Nicole Harris of Toledo celebrates Sunday after receiving her diploma, a B.A. in Criminal Justice.
Diana Labiche had tears in her eyes Sunday as she ran to her family the first time she could officially call herself a doctor.
Still clutching her newly attained University of Toledo diploma, Ms. Labiche alternated between hugging and wiping away tears.
“I wanted to earn the highest degree possible in my field,” Ms. Labiche, 51, said shortly after UT’s morning spring commencement ceremony, during which she was awarded a PhD in curriculum and instruction. “I plan to work to better our community to develop a program that will help youth here and help [keep] our young people away from selling drugs.”
Ms. Labiche acknowledged Sunday’s graduation was a tremendous Mother’s Day gift for herself and her own mother who attended.
CORRECTION: Pictured is Anthony McGee of Toledo, receiving a Bachelor's Degree in Recreation Therapy.
Their scene of jubilation was repeated hundreds of times around the perimeter of University of Toledo’s Savage Arena at the end of two commencement ceremonies Sunday. Thousands of graduates packed most of the arena’s main floor while cheering friends and family members packed the stands and turned the 7,300-seat building into a standing-room only venue.
Like many of the other 2,962 UT graduates from the university’s colleges, Kian Searcy, 22, of Lima, shared optimism for an improving job market but still carried concern about the economy.
“My thoughts for the job market, at least in my field, are pretty slim,” said Mr. Searcy, who wants to be a social studies teacher. “But I am optimistic. This is a good time to graduate. There is more potential to get a job now, so I think things are better in that regard.”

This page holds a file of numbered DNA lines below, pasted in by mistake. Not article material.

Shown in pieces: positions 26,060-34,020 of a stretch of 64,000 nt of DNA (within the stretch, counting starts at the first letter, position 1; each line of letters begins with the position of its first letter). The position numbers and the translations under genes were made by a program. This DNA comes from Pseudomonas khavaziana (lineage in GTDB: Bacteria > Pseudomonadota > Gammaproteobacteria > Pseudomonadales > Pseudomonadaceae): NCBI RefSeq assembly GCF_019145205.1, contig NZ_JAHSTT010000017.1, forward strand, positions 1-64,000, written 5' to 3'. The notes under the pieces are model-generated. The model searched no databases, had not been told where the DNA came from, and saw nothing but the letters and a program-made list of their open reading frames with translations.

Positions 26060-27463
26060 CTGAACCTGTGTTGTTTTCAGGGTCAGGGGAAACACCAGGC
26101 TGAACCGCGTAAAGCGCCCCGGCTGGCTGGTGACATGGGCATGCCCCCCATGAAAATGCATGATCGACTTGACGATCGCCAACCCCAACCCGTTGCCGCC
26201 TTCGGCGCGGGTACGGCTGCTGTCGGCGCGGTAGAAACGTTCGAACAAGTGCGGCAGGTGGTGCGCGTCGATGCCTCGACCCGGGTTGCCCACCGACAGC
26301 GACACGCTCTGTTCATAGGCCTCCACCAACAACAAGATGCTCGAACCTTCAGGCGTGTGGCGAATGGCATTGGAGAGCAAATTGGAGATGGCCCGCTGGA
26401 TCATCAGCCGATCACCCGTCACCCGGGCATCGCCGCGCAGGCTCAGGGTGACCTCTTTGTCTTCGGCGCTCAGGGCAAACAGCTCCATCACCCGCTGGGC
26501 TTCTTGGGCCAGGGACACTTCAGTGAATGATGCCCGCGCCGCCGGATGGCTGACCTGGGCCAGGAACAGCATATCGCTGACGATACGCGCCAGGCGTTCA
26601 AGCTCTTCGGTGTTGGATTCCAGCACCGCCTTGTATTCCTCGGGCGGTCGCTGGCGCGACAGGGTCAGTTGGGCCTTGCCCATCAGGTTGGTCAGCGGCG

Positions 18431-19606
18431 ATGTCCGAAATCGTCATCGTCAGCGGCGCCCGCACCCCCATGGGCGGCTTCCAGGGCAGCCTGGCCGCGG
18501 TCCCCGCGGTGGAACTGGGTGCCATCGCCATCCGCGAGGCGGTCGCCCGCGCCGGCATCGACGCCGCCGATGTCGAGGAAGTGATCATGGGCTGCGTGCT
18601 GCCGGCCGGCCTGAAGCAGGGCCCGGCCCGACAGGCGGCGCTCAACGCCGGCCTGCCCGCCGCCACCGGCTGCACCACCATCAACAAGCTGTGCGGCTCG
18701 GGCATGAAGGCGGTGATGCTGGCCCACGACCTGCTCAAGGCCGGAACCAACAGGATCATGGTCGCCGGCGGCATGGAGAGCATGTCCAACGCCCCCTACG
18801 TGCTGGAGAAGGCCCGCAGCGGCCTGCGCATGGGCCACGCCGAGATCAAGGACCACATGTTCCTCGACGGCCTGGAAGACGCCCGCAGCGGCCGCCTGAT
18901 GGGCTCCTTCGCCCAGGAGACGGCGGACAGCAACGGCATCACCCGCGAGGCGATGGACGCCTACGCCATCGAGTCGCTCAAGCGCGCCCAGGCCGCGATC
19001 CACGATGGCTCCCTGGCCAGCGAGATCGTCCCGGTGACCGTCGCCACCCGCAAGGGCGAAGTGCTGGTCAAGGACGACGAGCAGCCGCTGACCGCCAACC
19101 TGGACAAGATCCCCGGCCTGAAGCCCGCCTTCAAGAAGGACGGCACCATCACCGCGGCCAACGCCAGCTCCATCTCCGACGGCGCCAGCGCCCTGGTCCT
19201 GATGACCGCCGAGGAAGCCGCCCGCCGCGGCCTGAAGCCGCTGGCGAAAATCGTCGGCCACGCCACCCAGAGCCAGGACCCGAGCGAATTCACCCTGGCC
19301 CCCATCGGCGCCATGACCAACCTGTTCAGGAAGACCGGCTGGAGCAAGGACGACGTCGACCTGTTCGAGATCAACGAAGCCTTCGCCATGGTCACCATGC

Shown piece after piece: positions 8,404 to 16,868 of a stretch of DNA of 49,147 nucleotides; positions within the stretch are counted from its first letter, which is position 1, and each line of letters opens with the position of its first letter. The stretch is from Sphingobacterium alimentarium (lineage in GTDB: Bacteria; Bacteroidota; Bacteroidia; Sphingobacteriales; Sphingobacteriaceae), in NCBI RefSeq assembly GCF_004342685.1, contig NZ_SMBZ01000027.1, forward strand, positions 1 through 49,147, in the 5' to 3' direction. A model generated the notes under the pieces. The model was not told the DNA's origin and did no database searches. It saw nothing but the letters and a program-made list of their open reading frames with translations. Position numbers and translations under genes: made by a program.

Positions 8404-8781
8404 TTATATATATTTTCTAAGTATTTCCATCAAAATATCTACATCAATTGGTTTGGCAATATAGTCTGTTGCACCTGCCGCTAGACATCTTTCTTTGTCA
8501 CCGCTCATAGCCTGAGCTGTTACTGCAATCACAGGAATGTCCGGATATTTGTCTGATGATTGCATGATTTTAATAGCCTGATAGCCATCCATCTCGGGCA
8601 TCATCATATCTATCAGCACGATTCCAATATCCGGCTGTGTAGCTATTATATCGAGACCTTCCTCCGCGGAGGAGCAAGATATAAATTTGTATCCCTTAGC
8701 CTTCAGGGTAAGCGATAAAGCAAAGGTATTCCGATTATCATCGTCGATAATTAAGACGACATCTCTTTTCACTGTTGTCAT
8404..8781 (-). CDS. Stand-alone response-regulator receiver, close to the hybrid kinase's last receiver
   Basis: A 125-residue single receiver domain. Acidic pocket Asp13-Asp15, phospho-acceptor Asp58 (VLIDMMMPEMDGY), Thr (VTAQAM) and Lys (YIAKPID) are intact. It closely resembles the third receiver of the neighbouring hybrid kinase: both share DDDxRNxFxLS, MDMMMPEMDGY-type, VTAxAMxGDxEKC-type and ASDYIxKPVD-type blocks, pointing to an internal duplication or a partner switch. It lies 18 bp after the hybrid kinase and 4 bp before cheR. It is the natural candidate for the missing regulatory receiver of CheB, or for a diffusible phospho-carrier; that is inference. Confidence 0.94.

The graduates included 165 doctoral candidates, 646 master’s candidates and 2,023 bachelor’s candidates. The remaining 128 candidates were awarded education specialist, graduate certificates, or associate’s degrees.
After calling for all the graduates to stand, drawing thunderous applause, UT interim President Nagi Naganathan praised them for their accomplishments.
Mr. Naganathan put special emphasis on mothers Sunday during both the morning and afternoon ceremonies, asking those among the graduates or the audience to stand and be recognized.
“I know today is a special day and there are many moms in the audience who are beaming with pride as their children become graduates,” he said. “On this Mother’s Day, I want to express our sincere thanks to all of the moms whose love and support made this achievement possible for their sons and daughters.”
Jason Strumbo of UT’s music department conducts an ensemble. At right is the UT Pershing Rifles color guard.
During the 9:30 a.m. ceremony, state Sen. Keith Faber (R., Celina), who represents Ohio Senate District 12, delivered the address for graduates from the colleges of Adult and Lifelong Learning, Health Sciences, Social Justice and Human Service, and the Judith Herb College of Education.
Mr. Faber acknowledged what was undoubtedly on the minds of many graduates — that the three-hour ceremony was too long; that the majority of graduates probably won't remember who the commencement speaker was, or recall what he said.
He quoted the movie character Ferris Bueller, who, he quipped, was a noted philosopher from the 1980s.
“He famously said ‘life moves pretty fast. If you don’t stop and look around once in a while, you could miss it,’” the state senator said. “So today is your day to stop and look around. It is this moment in your life that you will remember all of the rest of your life. It is both the end of a long and hard-fought journey but also beginning of a next chapter.”
Mr. Faber spoke of the Ohio Senate’s “5 percent challenge,” which calls on Ohio’s public colleges and universities to reduce student costs by 5 percent for the next academic year.
“Simply put, we are bringing costs for students down,” he said.
UT signed a memorandum of understanding with three area community colleges — Owens Community College, Northwest State Community College, and Terra State Community College — to create a consortium to lower costs and improve the transition from secondary to higher education.
Roy Armes, chief executive of Cooper Tire and Rubber Co., spoke during the 2 p.m. ceremony for the colleges of Business and Innovation, Communication and the Arts, Natural Sciences and Mathematics, and Languages, Literature, and Social Sciences.
Mr. Faber received an honorary doctor of public administration and Mr. Armes received an honorary doctor of business administration.
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